- Title: Hounded
- Author: Kevin Hearne
- Series: The Iron Druid Chronicles #1
- Genre: Fantasy, Urban Fantasy
- Format: eBook
- Source: Own Copy
- Reviewed by: Sonja
- Rating: 3.5 out of 5
Description: The first novel in the original, six-book Iron Druid Chronicles—introducing a cool, new, funny urban fantasy hero
Atticus O’Sullivan, last of the Druids, lives peacefully in Arizona, running an occult bookshop and shape-shifting in his spare time to hunt with his Irish wolfhound. His neighbors and customers think that this handsome, tattooed Irish dude is about twenty-one years old—when in actuality, he’s twenty-one centuries old. Not to mention: He draws his power from the earth, possesses a sharp wit, and wields an even sharper magical sword known as Fragarach, the Answerer.
Unfortunately, a very angry Celtic god wants that sword, and he’s hounded Atticus for centuries. Now the determined deity has tracked him down, and Atticus will need all his power—plus the help of a seductive goddess of death, his vampire and werewolf team of attorneys, a sexy bartender possessed by a Hindu witch, and some good old-fashioned luck of the Irish—to kick some Celtic arse and deliver himself from evil.
Review: This book really rates probably about 3.5 stars. And, it may actually be 4, but for the “expectations” scale. That is, based on the reviews, I expected more from this book than it delivered to me. My mind frequently wandered, and that is never a good thing. The druid based magic system was very intriguing. I really liked the tattoo idea and the relationship to the earth. The logic and reasoning for the final battle also felt very in character and I do not think I would have accepted any other argument. I am still a bit confused as to the gods and goddesses and fae and Tuatha De Dannan and how they relate to each other. (I also appreciated the author’s presentation of Irish pronunciations – and his permission to pronounce any which way I chose.)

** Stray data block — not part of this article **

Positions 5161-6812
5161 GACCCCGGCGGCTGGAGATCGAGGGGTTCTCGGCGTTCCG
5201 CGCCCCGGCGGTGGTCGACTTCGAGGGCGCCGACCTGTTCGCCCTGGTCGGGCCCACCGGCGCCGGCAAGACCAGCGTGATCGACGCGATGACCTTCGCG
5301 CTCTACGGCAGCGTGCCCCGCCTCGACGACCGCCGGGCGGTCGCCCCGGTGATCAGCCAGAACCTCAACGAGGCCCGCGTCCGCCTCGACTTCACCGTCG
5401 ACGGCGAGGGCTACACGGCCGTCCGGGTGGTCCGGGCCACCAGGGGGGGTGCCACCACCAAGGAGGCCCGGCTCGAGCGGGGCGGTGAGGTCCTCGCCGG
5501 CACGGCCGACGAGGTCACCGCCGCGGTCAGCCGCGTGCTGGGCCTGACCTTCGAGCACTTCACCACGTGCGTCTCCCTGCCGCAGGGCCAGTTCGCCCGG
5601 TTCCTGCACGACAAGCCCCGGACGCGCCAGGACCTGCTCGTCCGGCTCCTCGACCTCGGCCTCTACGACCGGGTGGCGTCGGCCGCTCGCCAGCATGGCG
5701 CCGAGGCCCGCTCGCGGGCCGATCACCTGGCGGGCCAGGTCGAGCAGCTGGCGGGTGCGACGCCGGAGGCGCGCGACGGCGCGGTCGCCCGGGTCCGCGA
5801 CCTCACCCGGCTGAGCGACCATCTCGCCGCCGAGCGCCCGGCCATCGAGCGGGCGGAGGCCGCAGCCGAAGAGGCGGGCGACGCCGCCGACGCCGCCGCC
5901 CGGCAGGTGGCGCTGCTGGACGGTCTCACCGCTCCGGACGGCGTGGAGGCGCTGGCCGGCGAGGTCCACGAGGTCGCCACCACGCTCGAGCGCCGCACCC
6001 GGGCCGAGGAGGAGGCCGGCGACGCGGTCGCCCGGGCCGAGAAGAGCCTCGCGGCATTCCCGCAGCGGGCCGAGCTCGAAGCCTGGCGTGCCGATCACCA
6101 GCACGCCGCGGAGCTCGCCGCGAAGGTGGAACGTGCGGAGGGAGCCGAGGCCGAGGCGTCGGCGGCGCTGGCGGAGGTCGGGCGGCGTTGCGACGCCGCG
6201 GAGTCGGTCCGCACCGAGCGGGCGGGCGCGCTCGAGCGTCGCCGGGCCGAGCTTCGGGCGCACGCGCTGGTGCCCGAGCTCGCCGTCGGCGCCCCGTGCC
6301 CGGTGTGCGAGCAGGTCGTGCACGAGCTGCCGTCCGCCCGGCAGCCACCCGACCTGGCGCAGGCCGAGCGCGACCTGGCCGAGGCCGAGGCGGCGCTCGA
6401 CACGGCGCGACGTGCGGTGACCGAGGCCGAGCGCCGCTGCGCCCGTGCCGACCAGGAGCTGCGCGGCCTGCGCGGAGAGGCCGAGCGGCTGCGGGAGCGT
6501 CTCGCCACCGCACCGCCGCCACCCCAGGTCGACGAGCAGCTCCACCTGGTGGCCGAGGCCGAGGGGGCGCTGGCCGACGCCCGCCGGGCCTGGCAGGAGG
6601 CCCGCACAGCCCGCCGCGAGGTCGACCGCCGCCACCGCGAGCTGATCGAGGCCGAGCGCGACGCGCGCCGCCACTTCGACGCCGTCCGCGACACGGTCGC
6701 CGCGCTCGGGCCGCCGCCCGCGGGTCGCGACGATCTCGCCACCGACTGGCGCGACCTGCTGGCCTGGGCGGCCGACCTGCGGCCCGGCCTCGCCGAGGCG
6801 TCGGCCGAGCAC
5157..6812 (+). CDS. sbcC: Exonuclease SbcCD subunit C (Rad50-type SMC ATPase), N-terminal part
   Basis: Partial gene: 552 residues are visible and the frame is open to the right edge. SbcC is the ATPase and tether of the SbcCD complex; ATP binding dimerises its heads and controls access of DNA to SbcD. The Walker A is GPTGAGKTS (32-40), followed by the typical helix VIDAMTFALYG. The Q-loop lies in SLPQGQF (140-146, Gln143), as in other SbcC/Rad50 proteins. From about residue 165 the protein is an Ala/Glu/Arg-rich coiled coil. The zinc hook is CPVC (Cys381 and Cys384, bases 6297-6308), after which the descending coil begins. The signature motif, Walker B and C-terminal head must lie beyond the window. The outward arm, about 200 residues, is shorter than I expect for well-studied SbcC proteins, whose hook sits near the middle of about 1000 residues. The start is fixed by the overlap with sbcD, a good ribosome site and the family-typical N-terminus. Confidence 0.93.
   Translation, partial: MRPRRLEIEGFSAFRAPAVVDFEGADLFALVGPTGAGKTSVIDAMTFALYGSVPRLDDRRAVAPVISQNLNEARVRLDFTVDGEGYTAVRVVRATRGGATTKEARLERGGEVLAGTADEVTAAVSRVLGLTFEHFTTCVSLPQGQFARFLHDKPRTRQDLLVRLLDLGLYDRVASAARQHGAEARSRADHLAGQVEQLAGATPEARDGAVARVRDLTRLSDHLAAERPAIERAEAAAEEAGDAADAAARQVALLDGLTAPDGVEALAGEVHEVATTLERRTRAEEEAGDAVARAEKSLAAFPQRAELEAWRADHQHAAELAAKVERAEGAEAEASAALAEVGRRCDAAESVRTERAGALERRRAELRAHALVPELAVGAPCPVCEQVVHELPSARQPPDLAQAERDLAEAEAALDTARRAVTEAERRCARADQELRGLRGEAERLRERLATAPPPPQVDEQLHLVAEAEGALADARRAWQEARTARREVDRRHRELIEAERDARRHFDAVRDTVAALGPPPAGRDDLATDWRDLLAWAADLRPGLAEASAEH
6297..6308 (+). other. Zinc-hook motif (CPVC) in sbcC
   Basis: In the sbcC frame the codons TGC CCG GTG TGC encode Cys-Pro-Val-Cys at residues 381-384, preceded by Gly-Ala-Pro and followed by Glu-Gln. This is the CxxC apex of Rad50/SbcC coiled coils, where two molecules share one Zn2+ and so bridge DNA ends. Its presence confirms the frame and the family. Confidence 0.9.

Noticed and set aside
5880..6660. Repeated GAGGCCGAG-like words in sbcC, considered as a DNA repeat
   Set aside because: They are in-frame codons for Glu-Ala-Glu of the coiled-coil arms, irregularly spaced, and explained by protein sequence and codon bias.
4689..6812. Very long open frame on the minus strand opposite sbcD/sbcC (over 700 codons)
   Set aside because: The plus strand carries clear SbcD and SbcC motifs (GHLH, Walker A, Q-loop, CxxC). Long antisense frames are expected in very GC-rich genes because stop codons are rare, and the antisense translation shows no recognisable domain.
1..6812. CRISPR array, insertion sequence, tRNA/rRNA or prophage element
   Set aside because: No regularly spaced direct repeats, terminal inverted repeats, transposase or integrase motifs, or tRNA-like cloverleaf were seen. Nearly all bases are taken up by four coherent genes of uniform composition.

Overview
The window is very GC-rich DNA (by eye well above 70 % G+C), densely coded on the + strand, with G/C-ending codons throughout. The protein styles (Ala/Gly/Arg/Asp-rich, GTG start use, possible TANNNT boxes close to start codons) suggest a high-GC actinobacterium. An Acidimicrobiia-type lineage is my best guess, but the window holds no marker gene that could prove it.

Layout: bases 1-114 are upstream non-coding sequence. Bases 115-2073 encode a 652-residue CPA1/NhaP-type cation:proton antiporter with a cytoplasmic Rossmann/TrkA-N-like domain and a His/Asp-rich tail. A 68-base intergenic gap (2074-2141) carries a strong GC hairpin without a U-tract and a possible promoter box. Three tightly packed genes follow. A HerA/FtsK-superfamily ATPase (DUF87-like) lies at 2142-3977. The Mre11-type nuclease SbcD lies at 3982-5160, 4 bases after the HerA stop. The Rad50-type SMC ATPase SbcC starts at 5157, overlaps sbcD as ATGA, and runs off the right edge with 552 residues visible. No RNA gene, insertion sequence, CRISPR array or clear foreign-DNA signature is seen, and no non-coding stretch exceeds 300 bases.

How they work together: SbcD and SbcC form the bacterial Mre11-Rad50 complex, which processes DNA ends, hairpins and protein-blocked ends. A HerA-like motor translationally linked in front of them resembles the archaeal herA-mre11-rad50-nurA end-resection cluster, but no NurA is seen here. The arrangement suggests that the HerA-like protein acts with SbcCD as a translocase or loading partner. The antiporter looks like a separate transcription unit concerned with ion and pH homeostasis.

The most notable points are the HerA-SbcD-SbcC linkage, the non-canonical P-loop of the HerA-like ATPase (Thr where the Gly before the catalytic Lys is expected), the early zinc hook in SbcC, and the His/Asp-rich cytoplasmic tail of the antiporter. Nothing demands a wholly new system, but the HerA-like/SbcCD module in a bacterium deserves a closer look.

As a dog lover, I adored Oberon. Was it a little over the top? Maybe. But, I didn’t mind. Unfortunately, Atticus’ relationship with Oberon is really the only ongoing “relationship” in the story – I really missed an emotional connection to any other character in the book. I strongly suspect this is to be corrected in the next book as some seemed to be being set-up in this novel – obviously the first in a series. That being said, he is very kind to the old widow down the street – and obviously cared – but it is a very peripheral relationship.
And, the contemporariness of Atticus bothered me. Here is this thousands of years old druid – yet he talks and acts as if he really *is* 21. I certainly understand the need for him to blend in with others his apparent age, but I should still think that there should be some age and wisdom visible to the reader – and there really is not. In addition, his reaction to every female in the novel was on a visceral level, as if there were no other reason to relate to a person of the opposite gender.
I did enjoy this book. I certainly did not feel myself immersed in his world. I did feel like it was setting up characters for more novels. As such, I am undecided as to whether or not I actually cared enough to see where they go: part of me thinks there is so much more to Atticus and part of me really wonders.